There are instructional books, there are instructional videos and over the last few years weve seen rise in instructional CDs (like this one from Alienideas) and DVDs. We all know books are easy to flick through, but provide inanimate content while videos add the animation, but lack easy access. CDs and DVDs have all the potential benefits of video with easier navigation, but you still obviously need a computer.
The most you need to pay for a good book is about 50 and great digital imaging tutorial CDs are available from the likes of Barrie Thomas and Peter iNova for similar price. So with a price tag of 150+vat we expect the Alienideas CD to be the bees knees.
The marketing blurb suggests its the first complete training manual of professional imaging techniques and it has already been described as the industry standard for digital imaging.
When I first installed it into the MAC I was expecting to see some form of auto run welcome screen. Nothing. Click on the CD icon reveals the content files, numbered 1 to 4 starting with a read me .txt file that explains what each of the files is. Theres also a press kit with quotes form previous reviewers and a copy of Acrobat to view the manual which is in PDF format. Currently I am unimpressed!
So lets look deeper. There are two pdf files of interest: the 3Alien8C.pdf which is the Manual and a 4Daybook which is a tips and reference guide (these dont match up with the names on the read me file).
When you open the 3Alien8C.pdf you are greeted with the cover page (right) a posterised-style image that wont be to everyones taste and has a naff sort of filter feel about it. Hardly what I would expect from the first page of a guide aimed at pros and another point deducted (stick with me, good things are coming)
Page 2 to 8 are the chapter descriptions and, taken directly from the pages, are as follows:
A Photography technique introduction
Photography skills from the foundations to professional studio and location techniques. Provides a detailed insight into identifying problem jobs, and the equipment and methods used by leading photographers to overcome them.
A01 Basics of photography
A02 Professional techniques weddings
A03 Professional techniques portraits
A04 Professional techniques commercial
B Digital overview introduction
This section covers why digital technology is changing the way photographers and their markets operate and explains how digital investment is paid off. This includes key quality and efficiency issues. Illustrated examples highlight the principles of applying the technology to differing businesses and markets.
B01 Digital briefing
B02 Market forecast and analysis
B03 Costing digitisation
C System set-up introduction
Commercial imaging involves maintaining the best possible image quality. The starting point is to decide upon the appropriate equipment and set it up correctly. Everything you need to do this is covered in this section. WYSIWYG is vital to get a reasonable representation of how an image will print on your monitor but this also has limitations.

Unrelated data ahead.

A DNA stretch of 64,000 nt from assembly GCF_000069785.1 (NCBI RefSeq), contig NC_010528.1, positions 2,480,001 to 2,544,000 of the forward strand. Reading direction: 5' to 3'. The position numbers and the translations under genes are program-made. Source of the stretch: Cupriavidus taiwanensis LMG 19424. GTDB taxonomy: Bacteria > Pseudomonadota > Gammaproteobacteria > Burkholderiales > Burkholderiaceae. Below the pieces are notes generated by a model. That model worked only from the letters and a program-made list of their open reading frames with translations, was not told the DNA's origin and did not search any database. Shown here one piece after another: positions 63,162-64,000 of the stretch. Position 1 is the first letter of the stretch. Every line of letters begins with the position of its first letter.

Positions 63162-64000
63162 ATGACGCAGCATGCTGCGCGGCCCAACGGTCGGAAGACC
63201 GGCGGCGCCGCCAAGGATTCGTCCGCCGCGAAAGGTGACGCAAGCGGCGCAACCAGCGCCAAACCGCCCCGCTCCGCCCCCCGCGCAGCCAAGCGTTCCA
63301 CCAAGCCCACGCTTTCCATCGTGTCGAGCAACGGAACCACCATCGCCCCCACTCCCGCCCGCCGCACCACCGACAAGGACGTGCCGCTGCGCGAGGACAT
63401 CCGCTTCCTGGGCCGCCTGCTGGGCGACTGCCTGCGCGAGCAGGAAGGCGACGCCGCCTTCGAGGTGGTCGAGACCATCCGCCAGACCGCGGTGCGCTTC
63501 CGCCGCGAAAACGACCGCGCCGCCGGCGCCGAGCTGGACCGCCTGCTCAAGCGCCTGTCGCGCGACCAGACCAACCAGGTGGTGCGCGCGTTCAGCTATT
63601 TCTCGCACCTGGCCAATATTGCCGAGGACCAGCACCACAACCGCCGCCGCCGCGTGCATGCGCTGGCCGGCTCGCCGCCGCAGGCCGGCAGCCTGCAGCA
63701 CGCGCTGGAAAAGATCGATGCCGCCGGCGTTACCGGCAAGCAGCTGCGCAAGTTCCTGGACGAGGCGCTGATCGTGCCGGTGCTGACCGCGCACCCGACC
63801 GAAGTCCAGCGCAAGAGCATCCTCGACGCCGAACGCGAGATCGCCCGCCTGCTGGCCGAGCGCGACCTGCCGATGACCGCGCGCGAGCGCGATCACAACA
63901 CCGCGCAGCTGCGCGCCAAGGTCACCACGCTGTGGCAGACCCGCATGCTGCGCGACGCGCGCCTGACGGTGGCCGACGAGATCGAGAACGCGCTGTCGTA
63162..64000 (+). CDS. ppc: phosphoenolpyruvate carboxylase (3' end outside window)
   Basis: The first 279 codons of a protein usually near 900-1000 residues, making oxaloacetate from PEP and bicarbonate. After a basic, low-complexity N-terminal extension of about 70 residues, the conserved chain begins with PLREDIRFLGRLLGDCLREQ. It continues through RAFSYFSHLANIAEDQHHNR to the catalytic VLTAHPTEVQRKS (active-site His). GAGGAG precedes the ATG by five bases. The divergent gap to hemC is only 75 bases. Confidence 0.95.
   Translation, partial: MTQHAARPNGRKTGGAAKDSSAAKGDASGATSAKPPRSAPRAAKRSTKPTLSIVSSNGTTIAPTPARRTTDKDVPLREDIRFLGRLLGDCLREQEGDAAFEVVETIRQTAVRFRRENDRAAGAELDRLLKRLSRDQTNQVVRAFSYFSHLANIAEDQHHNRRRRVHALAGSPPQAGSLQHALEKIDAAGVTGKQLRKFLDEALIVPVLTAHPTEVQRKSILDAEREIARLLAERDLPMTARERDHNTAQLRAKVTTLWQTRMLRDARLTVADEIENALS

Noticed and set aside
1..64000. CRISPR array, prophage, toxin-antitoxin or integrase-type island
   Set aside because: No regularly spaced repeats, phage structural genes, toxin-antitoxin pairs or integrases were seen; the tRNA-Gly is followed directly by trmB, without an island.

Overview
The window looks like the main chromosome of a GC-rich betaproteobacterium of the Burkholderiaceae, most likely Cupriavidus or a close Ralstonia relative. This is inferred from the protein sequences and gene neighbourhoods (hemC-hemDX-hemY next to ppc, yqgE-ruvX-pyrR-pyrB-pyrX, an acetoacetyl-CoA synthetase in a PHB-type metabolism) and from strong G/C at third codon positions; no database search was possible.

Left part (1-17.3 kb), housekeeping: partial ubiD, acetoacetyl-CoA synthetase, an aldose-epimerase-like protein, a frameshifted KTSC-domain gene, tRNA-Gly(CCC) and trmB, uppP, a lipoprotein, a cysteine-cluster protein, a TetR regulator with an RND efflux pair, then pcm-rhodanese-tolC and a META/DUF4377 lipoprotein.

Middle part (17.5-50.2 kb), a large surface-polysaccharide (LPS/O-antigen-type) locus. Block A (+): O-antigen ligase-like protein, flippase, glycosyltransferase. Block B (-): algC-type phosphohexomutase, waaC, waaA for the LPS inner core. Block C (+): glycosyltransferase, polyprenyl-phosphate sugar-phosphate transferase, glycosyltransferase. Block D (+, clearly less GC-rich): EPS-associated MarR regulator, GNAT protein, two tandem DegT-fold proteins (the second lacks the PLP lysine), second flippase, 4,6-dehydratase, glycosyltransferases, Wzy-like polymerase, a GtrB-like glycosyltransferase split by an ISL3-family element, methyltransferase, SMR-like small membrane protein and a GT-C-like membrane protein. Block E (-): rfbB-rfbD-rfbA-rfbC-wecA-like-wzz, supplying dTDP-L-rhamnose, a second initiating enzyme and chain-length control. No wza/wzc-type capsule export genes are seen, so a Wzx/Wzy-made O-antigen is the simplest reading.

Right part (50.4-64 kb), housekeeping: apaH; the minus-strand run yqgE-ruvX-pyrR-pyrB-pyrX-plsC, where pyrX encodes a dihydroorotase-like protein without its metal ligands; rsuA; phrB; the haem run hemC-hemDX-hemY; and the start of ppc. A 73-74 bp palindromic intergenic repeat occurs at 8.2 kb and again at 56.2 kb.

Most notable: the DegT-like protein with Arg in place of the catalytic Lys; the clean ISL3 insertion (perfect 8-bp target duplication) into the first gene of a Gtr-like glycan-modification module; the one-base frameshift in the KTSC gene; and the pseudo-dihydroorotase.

C01 Phased digitisation
C02 Setting-up the system
C03 System overview and maintenance
C04 Monitor profiling
C05 Scanner profiling
C06 Printer profiling, calibration and proofing
C07 Setting a digital photography brief
D Imaging skills introduction
The basic skills required for professional imaging includes scanning, printing, image management and post production effects.
D03 Using a digital camera
D04 Image management
D05 Photoshop montaging and masking
D06 Photoshop special effects
D07 File formats
E Digital proofing introduction
Learn how to make digital proofs, combining still pictures, music and text into multimedia movies which can be written onto CD, video or DVD. How to use these to sell wedding and portrait pictures, or to make an impressive commercial portfolio eliminating the most expensive part of the conventional photography process, proof printing.
E01 Batch scanning
E02 Making masks
E03 Preparing images
E04 Making the movie
E05 Movie special effect
F General skills introduction
Ways to add value and functionality to the digital system.
F01 e-mail, ISDN and the Web
F02 CD writing
G Business skills introduction
This section is intended to start you off on the right track and to encourage you to continually rethink the assumptions you use to run your business.
G01 Administration and copyright
G02 Accounts and management information
G04 Pricing strategy
G05 Business plan
Appendices to illustrate the modules:
- Portrait prices
- Portrait discounts
- Wedding prices
- Wedding discounts
Having read down this list you are probably getting the feeling that this is a comprehensive guide..and you'd be right. I have never seen the subject covered in such depth.
The first chapter A01 Basics of photography is the only let down. While the info is good, having a guide to basic photography in a book aimed at photographers who are or want to turn pro is badly targeted. We assume that if you're thinking of turning pro you are an enthusiast already or if you've landed a job as a pro you would also already have this knowledge. You could, however have bluffed your way through and wasted loads of time trying to understand why your exposure are bad etc. and it's now time to secretly read this section. For the rest of us it's only 10 pages out of 448 and you may at some time need a refresher.